Democratic response to Trump's speech: He's 'Wall Street's champion'


Following President Trump’s address to a joint session of Congress Tuesday night, the Democratic Party gave its response. Party leaders chose former Kentucky Gov. Steve Beshear to do the honors this year. Beshear, who left office in 2015, has a record of expanding access to affordable health care, lowering his state’s uninsured rate from more than 20 percent to 7.5 percent.

Mr. President, as a candidate, you promised to be a champion for families struggling to make ends meet and I hope you live up to that promise. But one of your very first executive orders makes it harder for those families to even afford a mortgage.

Then you started rolling back rules that provide oversight of the financial industry and safeguard us against another national economic meltdown.

And you picked a Cabinet of billionaires and Wall Street insiders who want to eviscerate the protections that most Americans count on and that help level the playing field.

That’s not being our champion, that’s being Wall Street’s champion.

And even more troubling, you and your Republican allies in Congress seem determined to rip affordable health insurance away from millions of Americans who most need it.
Does the Affordable Care Act needs some repairs? Sure it does. But so far, every Republican idea to replace the Affordable Care Act would reduce the number of Americans covered, despite your promises to the contrary.

Mr. President, folks here in in Kentucky expect you to keep your word, because this isn’t a game, it’s life and death for people.

These ideas promise access to care, but deny the importance of making care affordable and effective. They would charge families more for fewer benefits and put the insurance companies back in control.

Behind these ideas is the belief that folks at the lower end of the economic ladder just don’t deserve health care. That it is somehow their fault that their employer doesn’t offer insurance or that they can’t afford to buy expensive health plans. But just who are these 22 million Americans, including 500,000 people right here in Kentucky, who now have health care that didn’t have it before?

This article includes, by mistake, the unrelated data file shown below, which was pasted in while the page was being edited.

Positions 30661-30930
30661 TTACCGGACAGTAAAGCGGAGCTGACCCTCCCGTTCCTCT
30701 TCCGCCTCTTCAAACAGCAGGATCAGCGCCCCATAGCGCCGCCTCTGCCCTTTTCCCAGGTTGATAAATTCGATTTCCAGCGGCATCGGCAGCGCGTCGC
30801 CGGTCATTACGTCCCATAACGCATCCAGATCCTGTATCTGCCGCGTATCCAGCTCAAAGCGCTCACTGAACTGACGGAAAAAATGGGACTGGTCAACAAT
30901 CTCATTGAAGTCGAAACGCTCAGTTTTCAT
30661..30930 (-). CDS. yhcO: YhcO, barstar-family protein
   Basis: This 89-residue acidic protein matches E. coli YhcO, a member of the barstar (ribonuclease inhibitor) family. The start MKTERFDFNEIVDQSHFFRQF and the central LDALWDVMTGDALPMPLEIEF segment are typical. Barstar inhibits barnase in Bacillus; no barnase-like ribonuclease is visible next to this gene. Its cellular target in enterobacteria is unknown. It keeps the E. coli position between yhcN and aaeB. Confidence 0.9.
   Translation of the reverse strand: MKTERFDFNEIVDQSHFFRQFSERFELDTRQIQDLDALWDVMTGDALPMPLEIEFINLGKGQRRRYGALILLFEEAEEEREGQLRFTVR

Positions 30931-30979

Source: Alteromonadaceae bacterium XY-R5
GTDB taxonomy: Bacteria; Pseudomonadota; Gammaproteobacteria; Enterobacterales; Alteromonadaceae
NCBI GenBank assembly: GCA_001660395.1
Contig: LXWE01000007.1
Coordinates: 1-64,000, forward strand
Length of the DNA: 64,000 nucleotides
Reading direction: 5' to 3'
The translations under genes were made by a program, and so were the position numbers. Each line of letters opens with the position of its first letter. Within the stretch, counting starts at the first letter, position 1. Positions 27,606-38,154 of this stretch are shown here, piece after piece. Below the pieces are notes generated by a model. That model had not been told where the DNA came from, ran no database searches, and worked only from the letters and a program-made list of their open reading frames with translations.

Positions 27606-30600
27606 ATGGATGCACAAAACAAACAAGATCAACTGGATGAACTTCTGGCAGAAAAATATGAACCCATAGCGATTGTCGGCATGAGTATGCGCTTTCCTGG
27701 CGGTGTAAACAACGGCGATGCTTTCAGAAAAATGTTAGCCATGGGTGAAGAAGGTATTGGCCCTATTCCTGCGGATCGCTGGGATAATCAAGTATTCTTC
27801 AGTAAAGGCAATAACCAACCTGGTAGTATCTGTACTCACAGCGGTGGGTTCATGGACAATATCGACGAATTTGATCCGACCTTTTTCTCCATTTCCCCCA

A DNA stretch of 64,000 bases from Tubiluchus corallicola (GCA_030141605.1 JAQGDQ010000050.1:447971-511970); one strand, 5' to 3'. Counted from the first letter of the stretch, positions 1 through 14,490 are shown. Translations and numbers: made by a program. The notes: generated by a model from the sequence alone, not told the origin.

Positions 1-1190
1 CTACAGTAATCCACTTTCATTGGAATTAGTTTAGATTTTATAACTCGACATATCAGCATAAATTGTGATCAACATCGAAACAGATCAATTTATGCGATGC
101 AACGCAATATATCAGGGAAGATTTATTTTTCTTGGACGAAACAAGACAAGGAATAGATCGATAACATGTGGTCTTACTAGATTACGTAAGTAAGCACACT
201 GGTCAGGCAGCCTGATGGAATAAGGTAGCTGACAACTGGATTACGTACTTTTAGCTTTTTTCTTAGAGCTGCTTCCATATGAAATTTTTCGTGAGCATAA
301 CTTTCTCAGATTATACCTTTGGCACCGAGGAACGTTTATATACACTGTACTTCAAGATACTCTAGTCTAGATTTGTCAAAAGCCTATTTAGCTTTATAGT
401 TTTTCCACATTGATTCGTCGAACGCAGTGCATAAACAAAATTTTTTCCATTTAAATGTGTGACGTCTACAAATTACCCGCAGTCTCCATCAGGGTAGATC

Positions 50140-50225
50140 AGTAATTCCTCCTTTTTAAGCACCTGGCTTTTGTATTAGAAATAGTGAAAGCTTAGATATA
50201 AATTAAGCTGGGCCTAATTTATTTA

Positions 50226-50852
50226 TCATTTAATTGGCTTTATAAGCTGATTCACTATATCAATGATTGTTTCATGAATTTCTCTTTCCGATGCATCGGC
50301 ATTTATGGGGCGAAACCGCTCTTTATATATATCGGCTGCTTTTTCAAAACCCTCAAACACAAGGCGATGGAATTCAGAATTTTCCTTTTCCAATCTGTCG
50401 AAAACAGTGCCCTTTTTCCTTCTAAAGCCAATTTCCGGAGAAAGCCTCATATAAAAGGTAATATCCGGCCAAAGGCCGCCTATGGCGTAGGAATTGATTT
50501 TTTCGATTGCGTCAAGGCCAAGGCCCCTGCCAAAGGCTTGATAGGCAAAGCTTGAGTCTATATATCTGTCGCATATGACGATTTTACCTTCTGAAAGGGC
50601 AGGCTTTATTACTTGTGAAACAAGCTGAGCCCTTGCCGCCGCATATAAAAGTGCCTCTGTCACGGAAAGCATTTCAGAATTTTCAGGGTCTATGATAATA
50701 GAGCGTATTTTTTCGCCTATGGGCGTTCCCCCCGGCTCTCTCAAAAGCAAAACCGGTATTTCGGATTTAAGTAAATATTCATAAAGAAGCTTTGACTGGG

Look, they’re not aliens from some distant planet. They are our friends and neighbors. We sit in the bleachers with them on Friday night, we worship in the pews with them on Sunday morning. They’re farmers, restaurant workers, part-time teachers, nurses aides, construction workers and entrepreneurs working at high-tech startups. And before the Affordable Care Act, they woke up every morning and went to work, just hoping and praying they wouldn’t get sick because they knew that they were just one bad diagnosis away from bankruptcy.

Another commitment now being tested is to our national security. Look, make no mistake, I am a military veteran myself and I know that protecting America is a president’s highest duty. Yet President Trump is ignoring serious threats to our national security from Russia, who is not our friend, while alienating our allies who fought with this side-by-side and are our friends in a dangerous world.

His approach makes us less safe and should worry every freedom-loving American. Instead, President Trump has all but declared war on refugees and immigrants. Look, the president can and should enforce our immigration laws, but we can protect America without abandoning our principles and our moral obligation to help those fleeing war and terror, without tearing families apart and without needlessly jeopardizing our military men and women fighting overseas.

President Trump also needs to understand that people may disagree with him from time to time, but that doesn’t make them his enemies. When the president attacks the loyalty and credibility of our intelligence agencies, the court system, the military, the free press, individual Americans, simply because he doesn’t like what they say, he’s eroding our democracy and that’s reckless. Real leaders don’t spread derision and division. Real leaders strengthen.


They need to start acting like our allies, and not our wards.
They need to pony up their agreed share towards our mutual defense.


What was not said verbally but was said with the Democrat’s choice of former Kentucky Gov. Steve Beshear was (in my view) this:

“OK, OK, We finally get it. We ignored white voters, especially working class southern white voters, and focused to much on minority, LGBT, identity politics, and that is why we lost the election.”

The following is from a 2014 article but it still applies today since they ignored this in 2014:

“The Democratic Party’s autopsy of its devastating defeat in 2014 calls for a renewed focus on the party’s message and winning back white Southern voters.”